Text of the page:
In a special appeal bound into the center of this issue, NWF is asking its members to help support a campaign to allow wolves to continue to live in Yellowstone.

Donations from members will help fund NWF´s efforts to reverse a federal judge´s decision which was based on a legal technicality. The judge ordered removal of more than 150 reintroduced gray wolves and their offspring from Yellowstone National Park and central Idaho. NWF was a leader in the 20-year struggle to return the animals to their native habitat in the Yellowstone ecosystem.

"The wolf reintroduction campaign reversed decades of wrong-headed thinking about predators and represents a real victory for commonsense conservation," says Tom France, an attorney in NWF´s Northern Rockies Field Office in Missoula, Montana. "To undo it would be a tragedy of the first order."

Returning wolves to the park is not an exercise based on a romantic yearning to return to yesteryear. Without wolves, the Greater Yellowstone Ecosystem is badly out of balance. The elk populations have grown far too large, and they are destroying the park´s plant life. This upsets the dynamic balance of various predator and prey animals and most of the plant life as well.

Clearly, the public agrees with wolf restoration. In a poll commissioned by NWF, 63 percent of those surveyed said they oppose the judge´s order. If "removal" means killing the wolves, opposition soars to 84 percent. And if higher courts fail to overturn the judge´s order, 68 percent say Congress should act to keep the wolves where they are.

While people argue over their future, the wolves continue to thrive, France reports.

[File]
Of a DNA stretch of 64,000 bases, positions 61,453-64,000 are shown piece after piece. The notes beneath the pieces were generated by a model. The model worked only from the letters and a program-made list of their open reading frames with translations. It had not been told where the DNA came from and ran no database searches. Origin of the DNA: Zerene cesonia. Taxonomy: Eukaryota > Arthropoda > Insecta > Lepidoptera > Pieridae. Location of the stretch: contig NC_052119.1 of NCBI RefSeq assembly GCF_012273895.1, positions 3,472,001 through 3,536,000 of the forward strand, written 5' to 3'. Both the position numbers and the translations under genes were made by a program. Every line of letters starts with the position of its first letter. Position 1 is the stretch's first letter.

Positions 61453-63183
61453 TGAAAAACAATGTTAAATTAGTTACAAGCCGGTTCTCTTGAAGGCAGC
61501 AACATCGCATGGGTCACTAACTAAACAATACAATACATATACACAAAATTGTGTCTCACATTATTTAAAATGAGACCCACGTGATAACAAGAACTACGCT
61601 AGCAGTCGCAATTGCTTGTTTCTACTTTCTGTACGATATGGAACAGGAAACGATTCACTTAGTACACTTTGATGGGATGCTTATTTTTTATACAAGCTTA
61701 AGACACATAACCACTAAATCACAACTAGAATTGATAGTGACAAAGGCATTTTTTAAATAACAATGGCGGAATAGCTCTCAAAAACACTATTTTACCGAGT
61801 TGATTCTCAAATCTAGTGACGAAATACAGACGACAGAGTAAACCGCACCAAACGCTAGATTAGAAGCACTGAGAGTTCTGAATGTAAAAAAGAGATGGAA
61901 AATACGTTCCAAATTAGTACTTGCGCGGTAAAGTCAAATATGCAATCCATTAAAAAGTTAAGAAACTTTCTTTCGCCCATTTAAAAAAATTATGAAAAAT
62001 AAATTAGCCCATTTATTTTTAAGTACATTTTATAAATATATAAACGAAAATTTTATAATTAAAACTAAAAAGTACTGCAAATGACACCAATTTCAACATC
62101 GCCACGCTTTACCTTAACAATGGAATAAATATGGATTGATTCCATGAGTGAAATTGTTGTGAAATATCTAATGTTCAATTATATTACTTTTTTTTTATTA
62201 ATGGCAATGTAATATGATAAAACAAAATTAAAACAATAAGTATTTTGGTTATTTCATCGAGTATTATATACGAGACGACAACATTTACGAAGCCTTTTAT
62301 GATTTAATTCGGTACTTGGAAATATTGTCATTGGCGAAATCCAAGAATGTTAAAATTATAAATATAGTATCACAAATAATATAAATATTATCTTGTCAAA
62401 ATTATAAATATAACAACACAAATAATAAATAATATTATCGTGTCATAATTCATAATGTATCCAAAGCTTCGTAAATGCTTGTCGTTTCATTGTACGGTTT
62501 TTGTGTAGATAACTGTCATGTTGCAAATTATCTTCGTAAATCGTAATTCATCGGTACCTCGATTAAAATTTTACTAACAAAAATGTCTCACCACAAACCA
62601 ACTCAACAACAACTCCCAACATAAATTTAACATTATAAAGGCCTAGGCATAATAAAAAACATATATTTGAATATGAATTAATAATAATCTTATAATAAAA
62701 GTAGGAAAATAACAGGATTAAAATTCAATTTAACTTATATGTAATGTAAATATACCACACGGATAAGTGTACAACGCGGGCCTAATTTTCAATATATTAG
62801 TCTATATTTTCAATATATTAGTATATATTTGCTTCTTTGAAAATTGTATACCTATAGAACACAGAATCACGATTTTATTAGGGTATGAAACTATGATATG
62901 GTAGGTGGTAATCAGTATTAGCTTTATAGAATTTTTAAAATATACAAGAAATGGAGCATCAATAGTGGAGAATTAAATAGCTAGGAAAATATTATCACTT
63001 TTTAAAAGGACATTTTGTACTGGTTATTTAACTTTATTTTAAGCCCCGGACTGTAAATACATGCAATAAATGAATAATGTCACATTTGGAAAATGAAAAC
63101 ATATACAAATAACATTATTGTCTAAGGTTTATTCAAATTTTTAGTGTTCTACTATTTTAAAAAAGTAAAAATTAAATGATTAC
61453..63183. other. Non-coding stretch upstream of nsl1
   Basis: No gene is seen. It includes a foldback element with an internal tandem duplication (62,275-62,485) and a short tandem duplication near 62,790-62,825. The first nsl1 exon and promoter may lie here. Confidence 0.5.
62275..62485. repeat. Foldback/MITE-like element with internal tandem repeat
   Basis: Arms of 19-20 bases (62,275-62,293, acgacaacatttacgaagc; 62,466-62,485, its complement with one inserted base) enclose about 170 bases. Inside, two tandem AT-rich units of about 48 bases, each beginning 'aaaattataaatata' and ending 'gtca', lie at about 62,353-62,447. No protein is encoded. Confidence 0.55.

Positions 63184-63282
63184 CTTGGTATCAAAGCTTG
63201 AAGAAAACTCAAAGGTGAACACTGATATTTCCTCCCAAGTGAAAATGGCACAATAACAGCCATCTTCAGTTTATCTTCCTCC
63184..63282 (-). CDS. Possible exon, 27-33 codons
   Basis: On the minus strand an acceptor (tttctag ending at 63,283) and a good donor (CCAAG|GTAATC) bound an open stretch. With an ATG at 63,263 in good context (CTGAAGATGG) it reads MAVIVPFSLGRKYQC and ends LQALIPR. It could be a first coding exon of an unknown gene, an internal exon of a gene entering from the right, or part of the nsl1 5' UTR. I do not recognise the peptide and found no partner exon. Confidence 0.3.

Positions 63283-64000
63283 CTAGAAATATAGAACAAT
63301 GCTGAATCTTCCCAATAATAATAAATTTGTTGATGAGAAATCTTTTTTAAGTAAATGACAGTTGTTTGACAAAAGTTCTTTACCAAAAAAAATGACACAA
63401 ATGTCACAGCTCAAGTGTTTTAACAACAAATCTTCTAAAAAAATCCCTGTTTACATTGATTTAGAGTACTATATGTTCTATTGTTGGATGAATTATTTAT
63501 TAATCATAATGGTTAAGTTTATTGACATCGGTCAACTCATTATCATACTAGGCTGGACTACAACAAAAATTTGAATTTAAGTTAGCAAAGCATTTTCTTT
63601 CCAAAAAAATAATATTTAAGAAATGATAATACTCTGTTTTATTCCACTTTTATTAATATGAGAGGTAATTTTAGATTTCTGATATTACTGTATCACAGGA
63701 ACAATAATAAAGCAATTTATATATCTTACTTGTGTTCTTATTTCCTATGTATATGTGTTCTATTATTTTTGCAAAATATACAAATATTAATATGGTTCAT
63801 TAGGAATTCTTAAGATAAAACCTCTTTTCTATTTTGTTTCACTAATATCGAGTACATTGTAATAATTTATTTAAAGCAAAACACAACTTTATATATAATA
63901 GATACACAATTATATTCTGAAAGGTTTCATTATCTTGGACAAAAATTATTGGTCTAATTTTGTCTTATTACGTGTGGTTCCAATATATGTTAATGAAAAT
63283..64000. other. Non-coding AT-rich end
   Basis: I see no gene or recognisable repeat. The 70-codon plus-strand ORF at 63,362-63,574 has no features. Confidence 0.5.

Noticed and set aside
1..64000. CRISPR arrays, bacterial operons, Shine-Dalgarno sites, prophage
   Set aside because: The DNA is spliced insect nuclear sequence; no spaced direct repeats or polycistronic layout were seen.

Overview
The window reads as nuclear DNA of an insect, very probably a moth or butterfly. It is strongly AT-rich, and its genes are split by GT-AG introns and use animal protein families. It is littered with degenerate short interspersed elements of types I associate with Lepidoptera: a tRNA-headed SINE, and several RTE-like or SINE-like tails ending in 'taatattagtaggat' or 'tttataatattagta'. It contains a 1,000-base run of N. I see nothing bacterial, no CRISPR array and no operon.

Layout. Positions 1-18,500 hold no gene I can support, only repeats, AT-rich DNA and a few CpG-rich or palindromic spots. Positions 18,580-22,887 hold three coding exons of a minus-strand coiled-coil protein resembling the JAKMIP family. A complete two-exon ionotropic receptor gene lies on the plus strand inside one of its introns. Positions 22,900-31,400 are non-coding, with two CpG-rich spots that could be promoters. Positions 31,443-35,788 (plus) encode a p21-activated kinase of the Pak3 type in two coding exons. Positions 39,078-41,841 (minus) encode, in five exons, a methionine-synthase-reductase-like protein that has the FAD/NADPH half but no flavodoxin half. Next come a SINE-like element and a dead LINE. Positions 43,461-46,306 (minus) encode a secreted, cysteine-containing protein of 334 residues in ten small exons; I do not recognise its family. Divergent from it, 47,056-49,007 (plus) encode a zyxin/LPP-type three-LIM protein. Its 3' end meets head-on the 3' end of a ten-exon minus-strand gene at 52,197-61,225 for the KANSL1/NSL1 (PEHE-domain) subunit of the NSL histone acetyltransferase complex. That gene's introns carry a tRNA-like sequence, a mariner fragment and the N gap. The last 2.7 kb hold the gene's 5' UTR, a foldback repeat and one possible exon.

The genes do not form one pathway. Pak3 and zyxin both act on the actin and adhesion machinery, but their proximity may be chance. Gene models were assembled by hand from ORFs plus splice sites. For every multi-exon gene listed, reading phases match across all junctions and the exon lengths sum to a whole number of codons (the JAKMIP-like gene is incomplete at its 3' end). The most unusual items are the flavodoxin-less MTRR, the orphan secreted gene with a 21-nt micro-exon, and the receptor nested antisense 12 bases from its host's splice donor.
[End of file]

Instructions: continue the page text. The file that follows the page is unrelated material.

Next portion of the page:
At least 8 breeding pairs in Yellowstone and 13 pairs in Idaho should lead to significant increases in wolf numbers this spring. Elk and deer herds--the wolves´ principal prey--also have done well as a result of the mild winter in the Northern Rockies.

HCP Promise May Widen Risk for Rare Species
A controversial rule guaranteeing landowners no future surprises under the Endangered Species Act is drawing fire from NWF and other conservation groups.

Despite strong opposition from environmentalists, the Clinton administration has issued a final policy promising landowners who enter into a Habitat Conservation Plan (HCP) that their obligations to protect endangered species will not go beyond those stated in the plan--even if the plan fails and jeopardizes a species´ survival. An HCP is essentially a deal cut between a federal agency and a landowner to allow development to go forward in exchange for conservation measures undertaken by the property owner.

"Giving landowners assurances about their future obligations would make sense if we were securing good conservation plans in return," says NWF Counsel John Kostyack. "Unfortunately, the administration´s policy effectively locks in management strategies that many believe will prove harmful to endangered wildlife. Before we give long-term assurances to landowners, we should ensure that plans contain basic scientific safeguards, including provisions for taking corrective actions if the plans fail to achieve their goals."

NWF Promotes Habitat Plans to Churches 
With guidance from NWF´s Backyard Wildlife Habitat™ program, more and more church congregations are working as stewards of the land and its creatures.

At least 30 churches in 19 states already have backyard habitats certified by NWF. Community Lutheran Church in Sterling, Virginia, for example, has installed a two-acre Hedgerow Habitat Trail with native plants, bat houses, bird-feeding stations and butterfly hibernation boxes.

To persuade more churches and faith organizations to get involved, NWF recently cosponsored a national conference called "Keeping the Garden," which focused in part on wildlife conservation and outdoor-education programs.

"Churches represent huge groups of people who already have strong links to each other," says Heather Carskaddan, manager of NWF´s Backyard Wildlife Habitat program. "If we can mobilize them for the environment, they can accomplish a great deal."

Year of Ocean Focuses on Threats to Coastal Areas